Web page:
Here's a little holiday cheer from my hood. Most condos on North Winchester between Lawrence and Foster in Ravenswood come with life size snow globes.
Have a good one.
Let this be known as the shot heard around Giddings Square.
In case your new to "Da Nort Side" some entitled meatheads (and Mrs. Meatheads) feel they can secure, save, reserve, and basically claim a parking spot in the public way because they dug their car out of the snow.
I find this practice so idiotic that I almost ruined Christmas two years ago arguing with an Auntie In-Law about its merits; she in the pro, me in the con. In a past life, in a past condo, on a past street, I tossed the furniture into one entitled neighbor's front yard who also thought they owned the street in front of his/her building.
What kills me is that this is many times perpetrated by homeowners that own parking spots, be it the garage and/or a drive way. So let me get this straight: We all pay taxes. We all park on public Chicago streets. We all get snowed on. We all shovel our cars out. But you have “rights” to that spot?
As a home owner, parking space owner, and continued street parker I implore you to quit this practice. Get your furniture out of the street.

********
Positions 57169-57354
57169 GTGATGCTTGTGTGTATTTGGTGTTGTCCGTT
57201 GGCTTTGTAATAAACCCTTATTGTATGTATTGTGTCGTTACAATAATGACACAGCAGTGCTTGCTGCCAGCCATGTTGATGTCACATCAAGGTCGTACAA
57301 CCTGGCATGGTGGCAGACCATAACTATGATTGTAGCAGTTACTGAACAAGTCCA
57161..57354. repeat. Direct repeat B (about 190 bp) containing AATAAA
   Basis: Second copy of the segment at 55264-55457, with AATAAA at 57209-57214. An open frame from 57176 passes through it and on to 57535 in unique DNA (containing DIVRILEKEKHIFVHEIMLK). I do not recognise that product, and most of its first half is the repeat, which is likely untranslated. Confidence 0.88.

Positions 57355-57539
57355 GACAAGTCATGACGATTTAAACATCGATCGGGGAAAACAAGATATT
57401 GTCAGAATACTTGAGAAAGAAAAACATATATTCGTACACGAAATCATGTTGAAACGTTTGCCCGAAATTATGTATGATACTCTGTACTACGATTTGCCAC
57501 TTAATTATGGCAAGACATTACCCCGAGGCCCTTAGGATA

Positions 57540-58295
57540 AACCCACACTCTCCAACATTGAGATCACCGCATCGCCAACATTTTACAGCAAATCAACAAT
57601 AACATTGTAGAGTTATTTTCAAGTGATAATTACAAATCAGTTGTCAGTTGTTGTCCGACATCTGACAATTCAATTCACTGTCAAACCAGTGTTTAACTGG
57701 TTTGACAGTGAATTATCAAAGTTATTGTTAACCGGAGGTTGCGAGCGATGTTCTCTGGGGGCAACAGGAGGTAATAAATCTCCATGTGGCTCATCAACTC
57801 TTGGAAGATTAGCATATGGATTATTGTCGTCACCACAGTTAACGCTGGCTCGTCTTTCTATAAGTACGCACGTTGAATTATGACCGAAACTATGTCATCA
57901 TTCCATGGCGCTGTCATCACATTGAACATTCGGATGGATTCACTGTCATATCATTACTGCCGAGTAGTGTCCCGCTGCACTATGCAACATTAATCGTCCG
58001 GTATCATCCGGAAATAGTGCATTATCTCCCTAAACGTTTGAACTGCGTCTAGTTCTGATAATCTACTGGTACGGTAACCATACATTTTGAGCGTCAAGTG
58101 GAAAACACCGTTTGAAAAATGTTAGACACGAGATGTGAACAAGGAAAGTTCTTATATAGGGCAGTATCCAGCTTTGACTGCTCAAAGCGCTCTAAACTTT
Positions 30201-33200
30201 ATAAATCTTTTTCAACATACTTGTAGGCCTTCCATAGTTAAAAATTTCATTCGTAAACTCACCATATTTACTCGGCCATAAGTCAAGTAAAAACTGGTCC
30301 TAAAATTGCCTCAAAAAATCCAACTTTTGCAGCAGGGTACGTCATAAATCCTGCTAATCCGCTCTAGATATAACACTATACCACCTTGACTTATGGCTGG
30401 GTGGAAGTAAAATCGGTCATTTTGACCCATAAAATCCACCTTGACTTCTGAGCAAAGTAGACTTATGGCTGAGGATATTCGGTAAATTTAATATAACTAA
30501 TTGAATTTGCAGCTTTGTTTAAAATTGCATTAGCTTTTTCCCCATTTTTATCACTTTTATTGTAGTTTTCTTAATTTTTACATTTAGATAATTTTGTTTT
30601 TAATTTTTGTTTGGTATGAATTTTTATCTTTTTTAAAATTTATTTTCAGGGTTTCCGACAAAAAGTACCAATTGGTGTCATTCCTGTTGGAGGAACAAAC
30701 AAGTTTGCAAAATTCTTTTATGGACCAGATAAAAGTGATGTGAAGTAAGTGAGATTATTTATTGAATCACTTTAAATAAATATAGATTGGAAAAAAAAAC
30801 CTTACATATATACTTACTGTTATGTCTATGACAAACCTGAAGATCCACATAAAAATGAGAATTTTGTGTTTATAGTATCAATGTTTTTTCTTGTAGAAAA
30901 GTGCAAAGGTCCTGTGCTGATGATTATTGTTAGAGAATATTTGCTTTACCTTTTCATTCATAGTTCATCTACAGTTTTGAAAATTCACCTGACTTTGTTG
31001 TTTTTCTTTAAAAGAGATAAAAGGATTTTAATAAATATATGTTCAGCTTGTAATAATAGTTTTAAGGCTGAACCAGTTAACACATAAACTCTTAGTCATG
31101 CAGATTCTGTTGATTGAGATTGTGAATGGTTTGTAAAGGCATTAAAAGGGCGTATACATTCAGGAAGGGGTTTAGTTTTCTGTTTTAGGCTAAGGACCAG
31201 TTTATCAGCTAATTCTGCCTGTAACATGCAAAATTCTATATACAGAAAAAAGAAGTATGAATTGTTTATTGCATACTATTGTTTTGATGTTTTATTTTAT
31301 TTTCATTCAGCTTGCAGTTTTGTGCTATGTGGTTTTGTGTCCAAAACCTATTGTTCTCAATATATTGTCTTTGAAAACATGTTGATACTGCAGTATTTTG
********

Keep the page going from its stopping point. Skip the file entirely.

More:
Merry Christmas. Dummy.
On the northwest corner, you'll bump into Fiddlehead Cafe. This place has stuck and it seems people enjoy it. We have not sampled yet, but one day when Ryne can sit still in a restaurant... It has a somewhat more refined feel and seems to draw the families visting their kids who live in the city. I'd like to hear more about it.
And how can you have a great corner without Starbucks? That's on the southeast corner. Gotta love the huge bathroom to change the kid. The Old Town School of Folk Music students and staff definately call themselves regulars. And top notch baristas as usual.
And this has been great corners in Lincoln Square
2. Price. Each owner took my advice on where to price the unit. Most owners want a higher price than I suggest... feeling that their home should get it and people will make offers no matter your price. What they are really afraid of is leaving money on the table or having no room for negotiation.
This is not the case in this market. One must create value and urgency... steps one and two combined will accomplish this goal. If you are priced correctly, leaving emotion out of it, the home will sell close to asking price. No need then for much negotiation on price.
3. Access for showings. This comes in play with today's busy buyer. When a home buyer NEEDS to buy, they will buy in that moment of realization. Job transfer, lease is coming up, school will start, wedding is coming up, or they have one week to look between major work assignments or travel. When it is decison time, we need to have access to show.
I've talked about my own NEED to BUY NOW. I just received a contract on our condo, my wife was six months pregnant and we needed to be in a new bigger place and settled before the baby came. I saw something that struck a chord and bought it two days after I had my sale under contract.